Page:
A Nation’s Literature Hijacked?

Since the deluge of the digital age, the emergence of single nation language cultures from their pre-cyber cocoons can be a litmus test regarding status. In the fluctuating territories of central/East Europe, Poland’s literature was previously disseminated by one or two specialist departments of American universities for academic kudos. This was to the benefit of global scholars and readers, though every action has a reaction, as with academics living off grants. What happens when the subject nation rather enjoyed its previous chest-thumping isolation, believing the world against it?
Historically, Polish literature was seen in terms of the nation as an extension of political history. Romanticism was hitched to the western wagon as the ‘Christ of Nations’ after the wheels came off over the border during the unfair Partition of the country by Austria/Prussia/Russia for the entire 19th century. The national, Polish-writing poet Adam Mickiewicz was actually born in Lithuania, which doesn’t appease them still. Other Romantics, Slowacki and Krasinski, bitterly wrote that if the country ever regained statehood its people would know how to ‘ape’ the west and act as a ‘parrot and peacock’.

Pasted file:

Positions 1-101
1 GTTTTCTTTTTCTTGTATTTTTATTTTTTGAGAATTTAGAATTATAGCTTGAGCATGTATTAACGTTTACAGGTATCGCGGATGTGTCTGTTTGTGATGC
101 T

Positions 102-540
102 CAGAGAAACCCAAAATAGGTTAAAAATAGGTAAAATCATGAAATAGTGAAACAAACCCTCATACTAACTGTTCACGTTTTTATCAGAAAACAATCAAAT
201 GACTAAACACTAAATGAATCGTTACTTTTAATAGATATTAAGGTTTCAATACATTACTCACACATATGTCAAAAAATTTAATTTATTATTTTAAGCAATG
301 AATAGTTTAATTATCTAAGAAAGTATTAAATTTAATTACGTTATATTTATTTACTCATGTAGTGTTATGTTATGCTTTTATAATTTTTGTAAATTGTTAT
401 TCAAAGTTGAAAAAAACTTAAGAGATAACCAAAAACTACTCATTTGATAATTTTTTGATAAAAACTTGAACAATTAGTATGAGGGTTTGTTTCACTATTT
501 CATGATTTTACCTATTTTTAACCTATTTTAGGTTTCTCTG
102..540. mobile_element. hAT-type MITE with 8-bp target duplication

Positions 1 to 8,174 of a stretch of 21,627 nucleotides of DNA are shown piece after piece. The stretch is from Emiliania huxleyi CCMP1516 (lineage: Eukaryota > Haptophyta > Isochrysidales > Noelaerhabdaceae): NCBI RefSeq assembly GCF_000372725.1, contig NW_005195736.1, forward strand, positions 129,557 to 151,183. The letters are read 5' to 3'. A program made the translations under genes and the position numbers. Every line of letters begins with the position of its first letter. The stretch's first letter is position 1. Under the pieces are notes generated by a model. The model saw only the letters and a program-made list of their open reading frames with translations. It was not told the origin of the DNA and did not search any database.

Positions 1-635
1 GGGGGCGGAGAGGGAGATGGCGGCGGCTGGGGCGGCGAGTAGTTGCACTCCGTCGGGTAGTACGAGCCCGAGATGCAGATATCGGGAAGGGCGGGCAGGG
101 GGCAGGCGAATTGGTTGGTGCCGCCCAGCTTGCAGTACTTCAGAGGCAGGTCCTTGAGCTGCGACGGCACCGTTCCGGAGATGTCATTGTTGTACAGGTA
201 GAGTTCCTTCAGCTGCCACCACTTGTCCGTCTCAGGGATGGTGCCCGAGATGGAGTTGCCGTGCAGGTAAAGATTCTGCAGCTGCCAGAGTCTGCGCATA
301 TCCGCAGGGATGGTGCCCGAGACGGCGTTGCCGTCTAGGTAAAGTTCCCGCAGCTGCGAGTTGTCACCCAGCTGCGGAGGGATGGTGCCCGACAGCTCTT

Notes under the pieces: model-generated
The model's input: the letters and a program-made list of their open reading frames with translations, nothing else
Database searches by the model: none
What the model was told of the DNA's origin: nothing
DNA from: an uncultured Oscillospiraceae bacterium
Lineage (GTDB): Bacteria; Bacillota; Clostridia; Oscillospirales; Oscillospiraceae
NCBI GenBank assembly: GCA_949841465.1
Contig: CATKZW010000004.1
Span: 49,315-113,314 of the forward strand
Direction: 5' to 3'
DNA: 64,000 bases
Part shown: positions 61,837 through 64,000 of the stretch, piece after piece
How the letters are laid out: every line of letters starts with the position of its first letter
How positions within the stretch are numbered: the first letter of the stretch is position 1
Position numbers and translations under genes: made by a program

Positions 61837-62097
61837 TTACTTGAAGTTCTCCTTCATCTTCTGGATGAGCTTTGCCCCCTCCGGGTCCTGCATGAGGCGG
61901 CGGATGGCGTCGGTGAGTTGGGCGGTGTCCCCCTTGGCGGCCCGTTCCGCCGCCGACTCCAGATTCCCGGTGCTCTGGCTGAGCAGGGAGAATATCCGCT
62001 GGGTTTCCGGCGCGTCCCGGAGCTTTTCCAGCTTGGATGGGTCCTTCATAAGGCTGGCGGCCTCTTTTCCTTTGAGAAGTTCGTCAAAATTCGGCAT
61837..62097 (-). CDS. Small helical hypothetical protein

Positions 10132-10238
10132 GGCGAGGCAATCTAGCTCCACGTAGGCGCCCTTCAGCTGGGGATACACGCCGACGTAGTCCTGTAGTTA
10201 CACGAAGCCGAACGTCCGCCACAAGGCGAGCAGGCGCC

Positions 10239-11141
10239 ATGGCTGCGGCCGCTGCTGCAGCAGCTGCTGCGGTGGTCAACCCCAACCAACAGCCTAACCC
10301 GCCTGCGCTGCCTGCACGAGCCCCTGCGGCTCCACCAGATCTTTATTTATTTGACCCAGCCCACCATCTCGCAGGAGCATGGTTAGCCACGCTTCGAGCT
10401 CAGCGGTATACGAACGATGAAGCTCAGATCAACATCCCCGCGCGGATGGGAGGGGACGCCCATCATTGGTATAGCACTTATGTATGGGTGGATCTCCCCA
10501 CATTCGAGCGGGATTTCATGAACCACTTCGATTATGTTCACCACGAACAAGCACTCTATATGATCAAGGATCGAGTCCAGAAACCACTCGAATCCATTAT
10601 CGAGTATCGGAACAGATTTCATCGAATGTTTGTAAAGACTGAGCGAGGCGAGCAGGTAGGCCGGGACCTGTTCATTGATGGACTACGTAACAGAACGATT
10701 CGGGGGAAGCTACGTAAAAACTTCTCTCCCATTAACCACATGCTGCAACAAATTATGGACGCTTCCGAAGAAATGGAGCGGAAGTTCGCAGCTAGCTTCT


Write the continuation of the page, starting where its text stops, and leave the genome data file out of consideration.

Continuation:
Euro-cultural movements did flourish usually a little later (though not as late as in Hungary or Bohemia/ Czechoslovakia)with their own interpretations. Symbolism came later from France than it did to England who preferred its darker, Decadent aspect. Realism — of the Dickens rather than Zola variety — soon became Positivism as Poland selectively chose the Jewish Question (as Russia with the Peasant Question) rather than Taine or the French Naturalists’ social underbelly including sexuality and gender roles. Poland’s single classic of manners by Boleslaw Prus (Lalka: The Doll), the portrayal of Warsaw as the ‘Paris of the East’ by an agoraphobic, remains their ‘book to read’. Nobel winners Henryk Sienkiewicz’s body was brought back from Switzerland to a dank cathedral corner, W.S. Reymont’s biographies are airbrushed to omit his spiritualism in Paris and his novel about it (Vampires) because doesn’t sit well with the image promoted by the older generation.
Przybyszewski is ignored because a decadent ‘rock ‘n’ roller’ who preferred to write his early books in German!
Modern, post-60s literature is read by the late 20s and 30s generation (who coined a term the three Zs for their schooling: learn, pass, forget); Inter-war literature — with the exception of the internationalist vanguard of Wikacy, Schulz and Gombrowicz: see part two — by the next generation as parents bribed by their government to have more children; pre-1914 literature is read by grandparents and academics, like the occasional governments who censor, who prefer the ‘classics’ and seek to control the discourse generally if they can. At the time those bulky novels were written and read, readers actually prayed in church for their characters. To be continued…..

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